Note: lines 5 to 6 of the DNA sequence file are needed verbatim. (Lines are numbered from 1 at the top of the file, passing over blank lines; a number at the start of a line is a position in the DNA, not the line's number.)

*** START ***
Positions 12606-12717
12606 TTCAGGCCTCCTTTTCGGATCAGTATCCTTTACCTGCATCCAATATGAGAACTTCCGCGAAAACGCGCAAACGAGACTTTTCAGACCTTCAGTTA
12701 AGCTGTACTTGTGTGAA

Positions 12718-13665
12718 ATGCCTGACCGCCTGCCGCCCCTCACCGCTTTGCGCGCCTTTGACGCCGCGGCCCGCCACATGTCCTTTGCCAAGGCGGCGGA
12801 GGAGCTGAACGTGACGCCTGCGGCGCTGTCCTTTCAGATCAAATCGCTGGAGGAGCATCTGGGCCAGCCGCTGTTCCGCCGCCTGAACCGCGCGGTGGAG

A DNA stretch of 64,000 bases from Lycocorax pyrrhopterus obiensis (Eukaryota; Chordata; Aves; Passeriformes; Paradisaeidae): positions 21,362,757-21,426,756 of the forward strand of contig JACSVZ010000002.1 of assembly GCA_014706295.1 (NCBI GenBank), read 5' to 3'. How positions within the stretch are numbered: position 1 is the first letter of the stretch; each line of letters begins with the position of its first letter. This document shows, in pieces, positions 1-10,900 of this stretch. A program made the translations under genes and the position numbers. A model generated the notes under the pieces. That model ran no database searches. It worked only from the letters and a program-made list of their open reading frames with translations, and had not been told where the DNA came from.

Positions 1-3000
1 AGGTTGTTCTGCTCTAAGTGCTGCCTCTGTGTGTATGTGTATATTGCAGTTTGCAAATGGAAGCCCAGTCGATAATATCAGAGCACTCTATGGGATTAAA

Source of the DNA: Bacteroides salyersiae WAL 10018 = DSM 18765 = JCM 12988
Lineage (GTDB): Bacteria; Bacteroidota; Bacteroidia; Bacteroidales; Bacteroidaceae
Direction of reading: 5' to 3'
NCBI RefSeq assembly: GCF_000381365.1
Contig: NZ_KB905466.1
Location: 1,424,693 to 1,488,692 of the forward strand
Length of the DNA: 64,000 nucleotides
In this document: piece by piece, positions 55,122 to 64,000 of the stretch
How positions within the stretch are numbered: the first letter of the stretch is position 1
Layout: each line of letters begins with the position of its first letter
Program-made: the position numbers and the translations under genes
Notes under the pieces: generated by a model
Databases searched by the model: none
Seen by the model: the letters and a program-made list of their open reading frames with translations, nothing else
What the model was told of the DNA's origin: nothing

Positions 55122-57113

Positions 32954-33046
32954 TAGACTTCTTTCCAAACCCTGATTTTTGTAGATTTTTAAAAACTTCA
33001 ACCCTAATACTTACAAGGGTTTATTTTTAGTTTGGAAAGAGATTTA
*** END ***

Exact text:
12718 ATGCCTGACCGCCTGCCGCCCCTCACCGCTTTGCGCGCCTTTGACGCCGCGGCCCGCCACATGTCCTTTGCCAAGGCGGCGGA
12801 GGAGCTGAACGTGACGCCTGCGGCGCTGTCCTTTCAGATCAAATCGCTGGAGGAGCATCTGGGCCAGCCGCTGTTCCGCCGCCTGAACCGCGCGGTGGAG